The documentary that will delightfully slow you down
Sometimes, you watch a documentary to relish in familiar faces. (Elaine Stritch, you?re forever our hero.) But other times, half the fun is discovering someone new (to you).
For us, that was Saul Leiter as the curmudgeonly subject of In No Great Hurry.
He was a prolific photographer who lived in and documented Greenwich Village from the ?50s until his passing last November. Relatively out of the spotlight until his later years, Leiter made a living early on by shooting covers and features for Harper?s Bazaar and Vogue.
The fine-art world lauds him as one of the pioneers of color. (You may recognize his signature images of a bleary day with the jolt of a red umbrella or rainy atmospheres viewed from behind a window.)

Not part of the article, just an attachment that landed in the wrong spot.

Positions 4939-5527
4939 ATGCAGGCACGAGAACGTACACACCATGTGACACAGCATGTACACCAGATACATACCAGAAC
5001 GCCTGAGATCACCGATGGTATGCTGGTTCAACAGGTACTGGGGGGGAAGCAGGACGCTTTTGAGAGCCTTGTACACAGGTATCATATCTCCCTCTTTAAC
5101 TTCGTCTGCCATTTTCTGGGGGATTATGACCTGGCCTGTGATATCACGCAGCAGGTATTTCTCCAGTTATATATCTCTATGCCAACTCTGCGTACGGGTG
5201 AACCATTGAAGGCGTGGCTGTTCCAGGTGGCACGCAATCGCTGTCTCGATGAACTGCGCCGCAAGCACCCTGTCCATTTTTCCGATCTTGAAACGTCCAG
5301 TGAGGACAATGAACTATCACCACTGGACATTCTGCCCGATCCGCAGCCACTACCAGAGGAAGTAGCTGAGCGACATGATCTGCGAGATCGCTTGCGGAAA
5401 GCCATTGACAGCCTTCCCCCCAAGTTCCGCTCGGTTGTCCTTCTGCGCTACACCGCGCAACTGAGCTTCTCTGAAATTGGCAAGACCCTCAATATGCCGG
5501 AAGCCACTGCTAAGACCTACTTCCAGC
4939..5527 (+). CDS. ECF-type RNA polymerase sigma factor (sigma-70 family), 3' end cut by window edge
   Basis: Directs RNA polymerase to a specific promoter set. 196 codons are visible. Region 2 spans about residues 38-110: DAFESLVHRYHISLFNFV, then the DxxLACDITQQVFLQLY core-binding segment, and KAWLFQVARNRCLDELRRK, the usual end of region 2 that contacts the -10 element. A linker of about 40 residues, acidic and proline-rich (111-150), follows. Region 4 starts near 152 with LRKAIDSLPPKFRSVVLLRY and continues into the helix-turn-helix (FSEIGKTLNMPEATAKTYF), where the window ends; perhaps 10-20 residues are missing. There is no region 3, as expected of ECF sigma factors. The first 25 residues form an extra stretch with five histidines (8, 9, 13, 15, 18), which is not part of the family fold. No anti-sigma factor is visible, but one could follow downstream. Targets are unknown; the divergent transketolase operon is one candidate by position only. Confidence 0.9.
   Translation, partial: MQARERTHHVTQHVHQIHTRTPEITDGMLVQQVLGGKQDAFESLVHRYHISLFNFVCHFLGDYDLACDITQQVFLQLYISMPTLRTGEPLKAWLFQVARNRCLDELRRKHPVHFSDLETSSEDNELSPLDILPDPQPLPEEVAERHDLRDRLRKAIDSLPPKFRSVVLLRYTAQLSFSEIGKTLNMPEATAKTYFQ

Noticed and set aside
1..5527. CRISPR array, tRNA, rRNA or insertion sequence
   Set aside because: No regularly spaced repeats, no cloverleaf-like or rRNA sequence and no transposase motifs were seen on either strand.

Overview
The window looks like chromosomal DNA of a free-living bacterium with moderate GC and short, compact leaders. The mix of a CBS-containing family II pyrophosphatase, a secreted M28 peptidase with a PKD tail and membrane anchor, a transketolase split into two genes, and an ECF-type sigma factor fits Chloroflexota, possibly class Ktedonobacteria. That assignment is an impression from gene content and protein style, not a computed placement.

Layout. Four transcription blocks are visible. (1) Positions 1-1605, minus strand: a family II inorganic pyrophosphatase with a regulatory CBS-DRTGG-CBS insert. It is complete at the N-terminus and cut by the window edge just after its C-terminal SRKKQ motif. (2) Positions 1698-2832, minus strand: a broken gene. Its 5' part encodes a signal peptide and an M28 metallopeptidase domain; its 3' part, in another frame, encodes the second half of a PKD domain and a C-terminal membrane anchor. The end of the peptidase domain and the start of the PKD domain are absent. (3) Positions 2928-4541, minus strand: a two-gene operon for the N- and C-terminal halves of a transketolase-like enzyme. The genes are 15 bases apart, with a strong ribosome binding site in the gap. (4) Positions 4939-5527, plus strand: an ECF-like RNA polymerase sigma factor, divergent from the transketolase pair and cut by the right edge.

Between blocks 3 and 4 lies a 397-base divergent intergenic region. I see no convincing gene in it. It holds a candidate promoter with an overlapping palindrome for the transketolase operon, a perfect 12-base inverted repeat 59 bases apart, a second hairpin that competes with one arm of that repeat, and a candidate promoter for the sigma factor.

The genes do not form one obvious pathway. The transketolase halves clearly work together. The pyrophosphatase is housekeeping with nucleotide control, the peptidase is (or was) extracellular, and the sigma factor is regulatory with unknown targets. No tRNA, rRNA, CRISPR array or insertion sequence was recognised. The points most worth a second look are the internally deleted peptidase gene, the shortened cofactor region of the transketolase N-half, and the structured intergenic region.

In No Great Hurry follows the elderly photographer as he shuffles around his massive apartment, attempting to clean out the decades? worth of clutter (basically the opposite of Bill Cunningham?s tiny, meticulous place) and periodically breaking to go outside and photograph more (the results, we?re sure, will be just as nostalgic in another 60 years).
It?s slow, reflective and the perfect rainy-day watch.